What If Business Took Systems Thinking Seriously?
The economy is in the tank and thousands of people are out of work. In the U.S., given the slow recovery, the housing crisis continues.
At the same time, the planet is dangerously heating up and ecological systems are declining. What are we to make of these troubles? Are they merely the result of poor policies? Or is something more fundamental at play?
The roots of our difficulties are simple, yet for many business leaders completely hidden from view. The activities and goals of most firms, including mortgage banks and other companies operating in the mortgage market, along with the structure of the economy as a whole, have been shaped by fundamental misjudgments about how the planet functions and what it means to live a good life.
To resolve today’s challenges, our leaders must overcome the erroneous perspectives that created the predicament. At the most fundamental level, this requires moving from a ‘linear’ way of thinking—where we focus on quickly fixing the most visibly broken parts of what isn’t working—to a “systems” perspective that brings our thinking and behavior into line with the natural laws of sustainability.
Despite years of talk about systemic thinking, few companies actually practice it. This is due, in part, to the lack of a simple framework to guide the implementation of a systems perspective.
Here is a framework involving five interrelated commitments that can help business leaders make the shift from linear to systems thinking.
First, always strive to see the systems of which you are part. The economy collapsed in large part because the financial sector maximized it’s own self-interests without considering the consequences for the larger economic system is it embedded within. The Earth is heating up because humans have maximized their economic interests by burning coal, oil and gas without considering the effects on the global climate system.
It is an indisputable fact that all life on the planet, including each one of us, exists only because we are enmeshed within a complex web of interdependent ecological and social systems. Executives must remove their blinders and recognize this natural law of interdependency. The first commitment required to make the shift to systems thinking is to “see the economic, social and ecological systems you are part of.”
Systems are not easy to quantify. But you can map them. Drawing systems maps will help leader’s grasp that they exist only because they are part of complex interdependent systems.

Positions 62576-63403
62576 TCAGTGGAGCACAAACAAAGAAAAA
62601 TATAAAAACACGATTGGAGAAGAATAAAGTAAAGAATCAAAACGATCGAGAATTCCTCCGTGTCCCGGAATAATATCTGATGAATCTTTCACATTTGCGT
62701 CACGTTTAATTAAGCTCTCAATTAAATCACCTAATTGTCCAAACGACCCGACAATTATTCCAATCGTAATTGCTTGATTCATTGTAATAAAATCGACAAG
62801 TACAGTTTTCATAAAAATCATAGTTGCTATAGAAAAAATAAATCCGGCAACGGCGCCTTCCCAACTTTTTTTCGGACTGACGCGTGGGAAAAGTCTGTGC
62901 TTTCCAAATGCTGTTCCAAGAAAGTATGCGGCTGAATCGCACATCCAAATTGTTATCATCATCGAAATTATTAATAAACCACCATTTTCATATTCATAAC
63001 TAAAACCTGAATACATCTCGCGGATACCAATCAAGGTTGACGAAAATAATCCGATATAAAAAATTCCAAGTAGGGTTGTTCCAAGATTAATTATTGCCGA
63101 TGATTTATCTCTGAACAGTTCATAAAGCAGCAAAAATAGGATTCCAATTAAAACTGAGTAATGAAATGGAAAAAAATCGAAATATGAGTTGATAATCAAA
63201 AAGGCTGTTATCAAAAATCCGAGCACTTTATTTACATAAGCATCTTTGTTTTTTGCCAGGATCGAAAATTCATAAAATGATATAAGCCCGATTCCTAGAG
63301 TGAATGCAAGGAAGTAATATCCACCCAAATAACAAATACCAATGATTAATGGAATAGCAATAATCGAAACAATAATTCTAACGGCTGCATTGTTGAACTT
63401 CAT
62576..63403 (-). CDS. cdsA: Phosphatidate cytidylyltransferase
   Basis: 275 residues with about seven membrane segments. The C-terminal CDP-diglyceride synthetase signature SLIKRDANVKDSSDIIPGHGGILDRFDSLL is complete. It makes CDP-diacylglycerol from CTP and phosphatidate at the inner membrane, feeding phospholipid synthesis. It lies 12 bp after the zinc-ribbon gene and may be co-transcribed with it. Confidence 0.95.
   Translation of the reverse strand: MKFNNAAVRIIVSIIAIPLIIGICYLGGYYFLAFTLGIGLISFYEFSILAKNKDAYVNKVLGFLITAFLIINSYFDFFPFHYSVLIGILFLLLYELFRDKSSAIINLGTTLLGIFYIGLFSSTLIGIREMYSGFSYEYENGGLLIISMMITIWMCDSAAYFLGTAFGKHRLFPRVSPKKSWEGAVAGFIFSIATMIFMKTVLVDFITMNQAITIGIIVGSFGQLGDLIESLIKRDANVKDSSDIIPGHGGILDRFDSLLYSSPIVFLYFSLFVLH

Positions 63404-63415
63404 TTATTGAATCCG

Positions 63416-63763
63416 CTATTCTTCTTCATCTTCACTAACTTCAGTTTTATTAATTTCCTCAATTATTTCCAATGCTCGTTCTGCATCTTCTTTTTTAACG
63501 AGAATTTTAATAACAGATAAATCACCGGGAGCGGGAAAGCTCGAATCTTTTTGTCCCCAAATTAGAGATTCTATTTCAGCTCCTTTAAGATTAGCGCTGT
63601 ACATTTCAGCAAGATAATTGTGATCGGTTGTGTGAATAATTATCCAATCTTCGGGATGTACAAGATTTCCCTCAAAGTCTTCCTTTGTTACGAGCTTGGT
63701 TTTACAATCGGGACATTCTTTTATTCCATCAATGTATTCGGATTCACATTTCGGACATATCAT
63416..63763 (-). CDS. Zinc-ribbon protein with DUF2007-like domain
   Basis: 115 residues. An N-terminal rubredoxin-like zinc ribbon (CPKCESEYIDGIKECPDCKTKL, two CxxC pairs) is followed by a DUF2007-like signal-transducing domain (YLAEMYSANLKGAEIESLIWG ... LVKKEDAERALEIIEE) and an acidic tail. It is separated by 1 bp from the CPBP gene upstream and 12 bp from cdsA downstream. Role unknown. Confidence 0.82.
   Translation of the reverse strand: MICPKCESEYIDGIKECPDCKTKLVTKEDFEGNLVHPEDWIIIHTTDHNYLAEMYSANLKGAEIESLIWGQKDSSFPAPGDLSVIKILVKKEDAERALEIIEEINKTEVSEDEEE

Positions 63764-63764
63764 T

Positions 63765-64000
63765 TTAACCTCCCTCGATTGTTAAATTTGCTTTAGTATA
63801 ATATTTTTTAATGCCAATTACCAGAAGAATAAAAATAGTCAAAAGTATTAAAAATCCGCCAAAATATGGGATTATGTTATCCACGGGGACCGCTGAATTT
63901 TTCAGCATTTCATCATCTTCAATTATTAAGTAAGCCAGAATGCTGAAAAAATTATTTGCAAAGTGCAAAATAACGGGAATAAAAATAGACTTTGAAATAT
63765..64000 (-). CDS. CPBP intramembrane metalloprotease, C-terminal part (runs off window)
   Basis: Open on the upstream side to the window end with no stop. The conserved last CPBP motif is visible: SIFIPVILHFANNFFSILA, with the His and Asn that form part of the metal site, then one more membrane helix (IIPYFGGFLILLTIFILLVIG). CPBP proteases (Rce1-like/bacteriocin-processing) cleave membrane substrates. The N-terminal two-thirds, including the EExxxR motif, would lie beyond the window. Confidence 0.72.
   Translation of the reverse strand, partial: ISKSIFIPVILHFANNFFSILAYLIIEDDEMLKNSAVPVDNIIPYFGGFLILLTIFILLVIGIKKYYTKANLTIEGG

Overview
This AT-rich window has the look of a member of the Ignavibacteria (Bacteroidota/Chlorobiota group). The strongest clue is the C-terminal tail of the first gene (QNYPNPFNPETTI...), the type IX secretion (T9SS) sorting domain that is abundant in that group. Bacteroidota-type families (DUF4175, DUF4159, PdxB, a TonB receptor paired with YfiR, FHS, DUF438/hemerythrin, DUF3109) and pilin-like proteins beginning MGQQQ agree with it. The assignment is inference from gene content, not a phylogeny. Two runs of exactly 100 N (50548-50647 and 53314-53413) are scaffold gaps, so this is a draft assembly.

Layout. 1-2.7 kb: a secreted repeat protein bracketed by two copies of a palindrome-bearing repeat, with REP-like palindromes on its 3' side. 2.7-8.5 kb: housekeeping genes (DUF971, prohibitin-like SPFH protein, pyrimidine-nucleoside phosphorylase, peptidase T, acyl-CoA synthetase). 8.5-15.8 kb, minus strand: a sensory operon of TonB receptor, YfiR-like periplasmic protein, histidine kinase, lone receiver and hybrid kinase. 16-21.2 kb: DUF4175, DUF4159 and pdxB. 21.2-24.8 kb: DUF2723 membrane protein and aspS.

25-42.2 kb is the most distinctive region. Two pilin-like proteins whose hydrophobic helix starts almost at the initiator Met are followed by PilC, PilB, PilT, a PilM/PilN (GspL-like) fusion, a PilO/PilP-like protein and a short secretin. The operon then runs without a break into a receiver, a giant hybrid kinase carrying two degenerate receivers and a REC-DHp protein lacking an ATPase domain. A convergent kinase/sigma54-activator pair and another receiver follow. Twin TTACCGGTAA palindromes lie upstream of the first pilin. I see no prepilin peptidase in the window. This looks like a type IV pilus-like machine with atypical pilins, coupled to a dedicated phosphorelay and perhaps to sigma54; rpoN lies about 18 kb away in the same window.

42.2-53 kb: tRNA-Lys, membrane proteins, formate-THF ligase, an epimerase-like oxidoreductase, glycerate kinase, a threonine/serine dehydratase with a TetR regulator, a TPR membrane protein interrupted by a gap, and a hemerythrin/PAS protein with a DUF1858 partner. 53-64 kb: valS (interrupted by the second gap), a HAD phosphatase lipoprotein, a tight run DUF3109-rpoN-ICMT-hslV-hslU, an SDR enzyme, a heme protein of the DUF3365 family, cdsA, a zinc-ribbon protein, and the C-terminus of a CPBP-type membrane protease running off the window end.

Second, be accountable for all of the consequences of your actions on those systems. In today’s overcrowded, overheating, and extensively interconnected world, almost every action we take affects the planet’s social, economic, and ecological systems in some way, now or in the future. Like a bull in a china shop, however, business and government leaders pursue their own self-interests without considering the consequences on those systems. The natural law of cause and effect is ubiquitous. Our failure to understand this always produces dire outcomes. Assessing carbon footprints is a start. But much more is required. Executives must strive to account for all of the possible consequences of their firm’s activities on the social, economic and ecological systems they are part of.
Like systems, cause and effect can be difficult to quantify. But it can be mapped using tools such as ‘fishbone’ diagrams.
Third, abide by society’s long held universal moral principles of equity and justice. After their awareness expands of the affects of their activities on the systems they are part of, leaders must adopt a clear set of moral principles to guide their response.
By morality I mean decisions about what is fair and unfair in the way they treat people here and abroad, and what their duties and responsibilities are to others. The most universally held moral precept is to “do no harm.” The natural law of moral justice says that any action that causes unjustifiable human suffering and death is morally wrong. Our use of fossil fuels is already causing human suffering and death, and much more will occur as the planet warms. This is one example of morally wrong behavior. A commitment to “do no harm” focuses executives on the need to control their innate selfish and aggressive traits.
Investigating the many ways an organization can “do no harm” is a powerful exercise.
Fourth, acknowledge your trustee obligations and take responsibility for the continuation of all life. The scale of today’s economy and associated ecological impacts mean that human activities, not natural processes, will now determine the fate of the Earth. Like it or not, we must now accept the natural law of trusteeship—every individual and organization is a trustee of the planet with the responsibility to ensure the continuation of all life for current and future beneficiaries. The Golden Rule expresses this commitment: “Treat others as you would like them to treat you.” We must treat the economic, social and ecological systems we are embedded within as we want others to treat them, because our lives depend on it. This commitment magnifies the innate selfless, cooperative, and caring instincts to “do good” that is inherent in every business and political leader.
When public and private sector leaders clearly and publicly state—and enforce—the moral principles that will guide their organization’s activities, constructive changes always result.